Conservative Theology

Views of Salvation


At a local meeting we had a discussion on the four main views of salvation that Christians have adoped.  They are:

  • Religious pluralism - this is the view that every (or at least most) religions are a real path to God and salvation
  • Christiant inclusivism - this is the view that all salvation occurs because of Christ's saving work, but God uses all religions as a real and direct way to gain access to that saving work
  • Salvation through Christ - this is the view that all salvation requires belief in Christ as savior, except for those who have not heard the message of Jesus
  • Salvation through Christ alone - same as the above, but without the caveat about people who have not heard

Here's my take on it - the arguments of the religious pluralists and the inclusivists are usually against a straw version of the Salvation through Christ positions.  For instance, they say that it would not be reasonable to say that God simply hasn't spoken through those other religions. I agree fully.  But that's not what the Salvation through Christ options say.  Take Acts 17, for instance.  This is one of my favorite passages of scripture.  In this passage, Paul makes it known very clearly that he thinks that God has indeed been working in the religion of the Greeks.  He quoted their poets as giving truth, and gave credence to one of their altars as an altar to the true God.  Yet this is how he ended his sermon "...but now he commands all people everywhere to repent. For he has set a day when he will judge the world with justice by the man he has appointed. He has given proof of this to all men by raising him from the dead."

Paul is clear - the Greeks did in fact have real (though incomplete) knowledge of God, but they still needed to repent!

When you realize that there is nothing contradictory between God having been active in all religions and God requiring repentance through Christ of all people everywhere, the reasons for taking on the inclusivist or pluralistic options vanish. 

So what about those who haven't heard?  My take on it is somewhat of a middle road between Salvation through Christ and Salvation through Christ alone.  

Look through the Old Testament.  The Old Testament is very clear what the rules are, and what the punishments are for not following the rules.  But what happens?  People continue to violate those rules.  The penalty for this is clear.  But what does God do?  Sometimes God punishes, but sometimes God shows His mercy.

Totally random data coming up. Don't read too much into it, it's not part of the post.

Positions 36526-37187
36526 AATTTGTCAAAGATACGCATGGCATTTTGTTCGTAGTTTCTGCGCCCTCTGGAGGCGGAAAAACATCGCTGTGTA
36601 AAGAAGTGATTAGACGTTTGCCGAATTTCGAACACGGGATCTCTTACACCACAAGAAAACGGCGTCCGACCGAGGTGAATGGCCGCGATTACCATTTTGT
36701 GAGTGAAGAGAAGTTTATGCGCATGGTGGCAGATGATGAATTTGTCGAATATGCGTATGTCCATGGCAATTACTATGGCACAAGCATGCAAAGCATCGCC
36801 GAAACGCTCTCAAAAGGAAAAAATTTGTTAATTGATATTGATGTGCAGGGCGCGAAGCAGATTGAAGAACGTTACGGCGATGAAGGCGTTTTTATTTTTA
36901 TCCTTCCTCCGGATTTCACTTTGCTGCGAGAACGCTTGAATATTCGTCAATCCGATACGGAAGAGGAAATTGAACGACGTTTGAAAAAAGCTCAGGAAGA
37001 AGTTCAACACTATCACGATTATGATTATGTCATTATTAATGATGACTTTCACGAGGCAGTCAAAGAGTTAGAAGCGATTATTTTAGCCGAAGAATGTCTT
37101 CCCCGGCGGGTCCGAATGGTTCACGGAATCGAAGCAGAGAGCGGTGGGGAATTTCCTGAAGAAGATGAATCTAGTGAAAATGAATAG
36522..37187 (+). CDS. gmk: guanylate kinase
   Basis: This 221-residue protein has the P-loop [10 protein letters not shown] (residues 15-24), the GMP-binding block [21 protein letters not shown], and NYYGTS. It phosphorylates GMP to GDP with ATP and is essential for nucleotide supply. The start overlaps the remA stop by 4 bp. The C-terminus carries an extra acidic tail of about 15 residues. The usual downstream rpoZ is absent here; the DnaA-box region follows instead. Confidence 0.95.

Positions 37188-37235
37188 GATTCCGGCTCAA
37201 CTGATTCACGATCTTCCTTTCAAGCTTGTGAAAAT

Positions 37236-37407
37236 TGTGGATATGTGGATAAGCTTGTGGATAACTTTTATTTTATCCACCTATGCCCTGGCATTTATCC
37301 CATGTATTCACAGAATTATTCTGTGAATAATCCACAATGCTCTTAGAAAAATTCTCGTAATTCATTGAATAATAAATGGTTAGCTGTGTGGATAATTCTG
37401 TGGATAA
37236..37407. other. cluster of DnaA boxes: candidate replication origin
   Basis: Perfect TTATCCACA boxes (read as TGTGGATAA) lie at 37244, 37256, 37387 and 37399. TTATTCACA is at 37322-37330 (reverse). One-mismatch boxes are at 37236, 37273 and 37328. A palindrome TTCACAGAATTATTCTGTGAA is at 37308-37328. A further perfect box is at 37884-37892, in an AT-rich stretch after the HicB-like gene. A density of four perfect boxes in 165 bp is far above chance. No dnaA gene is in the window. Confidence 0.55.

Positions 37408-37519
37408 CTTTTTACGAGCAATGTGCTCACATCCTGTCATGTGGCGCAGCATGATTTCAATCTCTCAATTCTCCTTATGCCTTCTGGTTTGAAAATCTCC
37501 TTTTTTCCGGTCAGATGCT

So my point is that the path of salvation is clear - Christ alone.  However, God can choose to mercifully save anyone whom He wants.   This is not something we can count on - it's based entirely on God's choice (we often forget that God is not a candy machine - God can choose whatever God wants).  He might choose for them to be destroyed - that is the rightful fate of all of us!  By His mercy we have a path of salvation.  It is not outside of God's character that He might offer additional mercy to others.  However, unlike the "Salvation through Christ unless you haven't heard" position, God is under no obligation, and there is no system, for the salvation of those who have not heard.

What does God say about people who haven't heard, and its not their fault?  See Ezekiel 33:

When I bring the sword against a land, and the people of the land choose one of their men and make him their watchman,  and he sees the sword coming against the land and blows the trumpet to warn the people, then if anyone hears the trumpet but does not take warning and the sword comes and takes his life, his blood will be on his own head. Since he heard the sound of the trumpet but did not take warning, his blood will be on his own head. If he had taken warning, he would have saved himself. But if the watchman sees the sword coming and does not blow the trumpet to warn the people and the sword comes and takes the life of one of them, that man will be taken away because of his sin, but I will hold the watchman accountable for his blood.

Even if they are not warned by the watchmen, they are still taken away by judgment.  God might be gracious - but we have no guaranties. 

Bosch reports on a report which has a very interesting quote:

"We cannot point to any other way of salvation than Jesus Christ; at the same time we cannot set limits to the saving power of God... We appreciate this tension, and do not attempt to resolve it"

I think there are true believers of God in other religions.  Look at what God did with Cornelius (see Acts 10).  Do you think God has stopped doing that?  If so, you should take a look at what's happening in the Muslim world:

"Many people are having dreams. They see Jesus appear to them. Probably half our pastors were leaders, imams in Moslem mosques. They were leaders in these mosques, now they're pastors."

I have a friend that is familiar with some of these happenings.  It is a truly wonderful work of God!